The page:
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The Bookseller’s Tale

How do I love Francis Spufford? Let me count the ways….. I first fell under his spell with The Child that Books Built where he writes about his academic parents, his disabled sister, and the books that fed his imagination. I admired the nimbleness and subtlety of his prose in True Stories and Other Essays and Unapologetic where he defends the ‘God-deluded’ against Richard Dawkins. I was blown away by his first novel Golden Hill which is written with such energy that it fizzes off the page. Now there is his second novel Light Perpetual, a brilliant experiment in fiction where, by authorial sleight of hand, he resurrects five children killed by a V2 rocket in 1944 in a Woolworths in South London, giving them names and personalities and ‘what if’ lives. Jo and Val, sisters, Vernon, called ‘Vermin’ at school, Alec, smart and mouthy, and Ben, small and timid—we meet them at intervals until 2009. Jo is musically gifted, but as girlfriend of a rock star she can’t get her songs performed. Val falls for a skinhead, with predictable consequences. Vern becomes a crooked developer, with a surprising passion for opera. Alec is a Fleet Street compositor whose craft is blown away like a dandelion flower-head and replaced by new technology. Ben is a bus conductor whom we see having a schizophrenic episode, oblivious of the danger from skinheads on the top deck. Spufford, like Graham Swift, inhabits his characters completely, and knows them so intimately that I’m sure that he, like Swift, expects to see them walking down the High Street. After the superb opening chapter, I wondered how he could possibly end the novel. I needn’t have worried; the ending is perfect and completely satisfying. 

I have a card featuring a man in a patched coat coming out of a bookshop with an armful of books and a beatific smile on his face, under the legend ‘Wear the old coat, Buy the new book’. This is a sentiment of which I heartily approve, as does Martin Latham, manager of Waterstone’s bookstore in Canterbury, who has written The Bookseller’s Tale, a hugely enjoyable book about book lovers, book collectors, comfort books, incunabula fanatics, chapbooks, book pedlars and more. Latham is one of eight children whose Dad, on a working man’s wage, was a passionate book collector, so the whole family wore patched coats, though his Mum didn’t often wear a beatific smile. He tells stories about the cherishing and even kissing of books, doodling in margins and the handling of rare books—a good thing, he says. A favourite comfort book with his customers is I Capture the Castle by Dodie Smith, a book I too like to read when I’m sick or miserable, along with Nerve by Dick Francis and a few others that I’m too ashamed to admit to. In a chapter called Dubious Dewey Latham pulls the rug out from under the inventor of the Dewey decimal system by recounting how he banned Jews, African Americans and Cubans from his Lake Placid resort while the sanctimonious old wretch was a confirmed groper of women. Latham proudly says that he filed the biggest petty cash claim in the history of Waterstone’s to pay for the excavation of a Roman bath house full of mosaics under his store. His book is full of stories, such as one about Wang Jei the first named printer in history and Marie Pellechet, a collector of incunabula, who was originally shunned by Curators because she was a woman. His last chapter is filled with all the interesting people who have visited his shop, like Manolo Blahnik, whose posh dog got mauled by the bookstore cat, and how when he first started at the store, he employed a graduate to manage the fiction section—David Mitchell. Yes, that David Mitchell.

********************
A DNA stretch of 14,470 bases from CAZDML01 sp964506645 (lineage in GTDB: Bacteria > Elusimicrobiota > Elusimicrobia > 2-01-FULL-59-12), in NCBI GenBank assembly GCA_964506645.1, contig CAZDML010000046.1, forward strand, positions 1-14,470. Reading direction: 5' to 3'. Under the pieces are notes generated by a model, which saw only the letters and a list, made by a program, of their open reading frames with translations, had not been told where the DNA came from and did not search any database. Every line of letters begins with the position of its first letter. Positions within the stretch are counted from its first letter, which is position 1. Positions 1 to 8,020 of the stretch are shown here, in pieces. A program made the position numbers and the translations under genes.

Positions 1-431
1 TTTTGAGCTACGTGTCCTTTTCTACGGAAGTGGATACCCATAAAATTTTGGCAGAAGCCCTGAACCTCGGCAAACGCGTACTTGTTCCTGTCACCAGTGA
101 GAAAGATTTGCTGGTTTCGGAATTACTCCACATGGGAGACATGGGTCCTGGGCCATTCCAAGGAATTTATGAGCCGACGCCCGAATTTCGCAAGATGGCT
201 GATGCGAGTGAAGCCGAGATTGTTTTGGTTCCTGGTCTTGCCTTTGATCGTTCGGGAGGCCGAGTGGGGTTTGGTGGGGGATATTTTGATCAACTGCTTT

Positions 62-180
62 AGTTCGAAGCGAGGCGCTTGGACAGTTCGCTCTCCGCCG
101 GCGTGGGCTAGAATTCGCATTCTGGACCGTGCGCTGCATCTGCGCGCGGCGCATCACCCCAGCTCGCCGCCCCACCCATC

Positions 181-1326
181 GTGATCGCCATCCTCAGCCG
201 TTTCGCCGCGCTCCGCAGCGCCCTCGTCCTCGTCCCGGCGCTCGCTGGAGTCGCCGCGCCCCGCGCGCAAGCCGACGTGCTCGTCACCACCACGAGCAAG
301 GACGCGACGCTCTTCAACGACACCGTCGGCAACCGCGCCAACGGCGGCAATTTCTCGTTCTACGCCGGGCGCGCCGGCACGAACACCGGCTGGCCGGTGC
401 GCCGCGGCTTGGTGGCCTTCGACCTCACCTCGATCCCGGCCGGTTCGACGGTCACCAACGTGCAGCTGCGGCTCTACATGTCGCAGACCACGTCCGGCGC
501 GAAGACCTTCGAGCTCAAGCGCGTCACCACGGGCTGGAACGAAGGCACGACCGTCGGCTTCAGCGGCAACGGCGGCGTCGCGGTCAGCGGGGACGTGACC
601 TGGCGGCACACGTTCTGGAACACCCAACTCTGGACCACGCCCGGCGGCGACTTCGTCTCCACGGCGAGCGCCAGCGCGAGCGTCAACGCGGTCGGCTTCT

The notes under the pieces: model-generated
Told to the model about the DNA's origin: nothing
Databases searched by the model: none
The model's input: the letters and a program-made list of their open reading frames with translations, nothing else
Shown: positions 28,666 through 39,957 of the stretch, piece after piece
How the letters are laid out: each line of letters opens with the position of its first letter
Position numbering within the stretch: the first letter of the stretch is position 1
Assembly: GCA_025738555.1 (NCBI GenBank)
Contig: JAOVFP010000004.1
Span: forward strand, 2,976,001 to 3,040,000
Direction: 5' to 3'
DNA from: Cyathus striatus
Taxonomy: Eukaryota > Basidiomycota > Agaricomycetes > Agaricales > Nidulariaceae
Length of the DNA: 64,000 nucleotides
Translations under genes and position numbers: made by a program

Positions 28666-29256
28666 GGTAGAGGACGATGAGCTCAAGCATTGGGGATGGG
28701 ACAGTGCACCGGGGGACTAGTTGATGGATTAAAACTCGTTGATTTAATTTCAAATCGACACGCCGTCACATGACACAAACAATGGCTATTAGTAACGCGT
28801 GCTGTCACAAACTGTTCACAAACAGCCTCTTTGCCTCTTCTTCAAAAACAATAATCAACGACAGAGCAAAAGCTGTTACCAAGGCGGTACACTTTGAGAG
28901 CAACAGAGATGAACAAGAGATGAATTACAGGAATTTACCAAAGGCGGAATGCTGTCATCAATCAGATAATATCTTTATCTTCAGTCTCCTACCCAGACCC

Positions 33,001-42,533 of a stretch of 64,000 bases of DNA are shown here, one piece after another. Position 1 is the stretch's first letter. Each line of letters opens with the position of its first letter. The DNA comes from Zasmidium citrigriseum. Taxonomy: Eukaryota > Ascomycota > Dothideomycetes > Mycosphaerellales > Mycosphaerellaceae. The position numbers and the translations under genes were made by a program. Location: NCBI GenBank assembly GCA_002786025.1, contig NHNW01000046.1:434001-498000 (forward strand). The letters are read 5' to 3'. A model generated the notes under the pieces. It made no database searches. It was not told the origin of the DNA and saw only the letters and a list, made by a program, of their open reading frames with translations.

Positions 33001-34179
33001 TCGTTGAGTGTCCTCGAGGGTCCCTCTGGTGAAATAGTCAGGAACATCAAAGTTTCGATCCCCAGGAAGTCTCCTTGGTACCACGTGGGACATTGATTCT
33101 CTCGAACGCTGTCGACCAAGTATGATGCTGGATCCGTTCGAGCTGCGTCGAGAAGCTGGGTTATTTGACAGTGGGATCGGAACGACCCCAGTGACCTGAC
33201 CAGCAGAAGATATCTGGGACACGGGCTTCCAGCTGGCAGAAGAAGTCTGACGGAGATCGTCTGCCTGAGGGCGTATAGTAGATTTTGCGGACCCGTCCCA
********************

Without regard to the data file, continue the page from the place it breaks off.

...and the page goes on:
One of my favourite lockdown reads was Augustine: Confessions and Conversions by Robin Lane Fox, which so impressed me that I treated myself to his latest tome The Invention of Medicine from Hippocrates to Homer. Greek doctors had bronze scalpels, needles, probes and dilators and they were able to perform delicate operations like trepanning. They used medicinal plants, and some had gardens for the cultivation of plants in frequent use. Bandages were used, and olive oil and honey for enemas etc. They may not have known about contagion, but they recommended healthy food and exercise. Hippocrates is credited with the dictum ‘First do no harm’, as well as the Hippocratic Oath, and the Hippocratic manoeuvre is still used to fix a dislocated collar bone. This is a very learned work in which Fox examines vocabulary, types of diseases, weather, inscriptions, archaeological remains & botany, (as well as being an ancient historian he is gardening correspondent of the Financial Times.) There are five books called the Epidemics attributed to Hippocrates, and Lane Fox takes us on a vivid ride through the island-city of Thasos, while arguing his case for the date of the books, around 470BC, which would make Hippocrates a pioneer in observations and case histories of real-life patients over an extensive period. If you can’t get too worked up about dating controversies and the influence on Aeschylus, Sophocles, Thucydides and so on, you will love Fox’s dry wit and you will be fascinated by the illnesses. The ancients didn’t get measles or venereal diseases, but they suffered from the plague, malaria, mumps and arthritis. Maternal and child mortality don’t get a rating in the index but a few of the women patients died of what could be puerperal fever, but Lane Fox thinks malaria is more likely.  In the ancient world girls were married at the age of 12-14, poor things. Sonia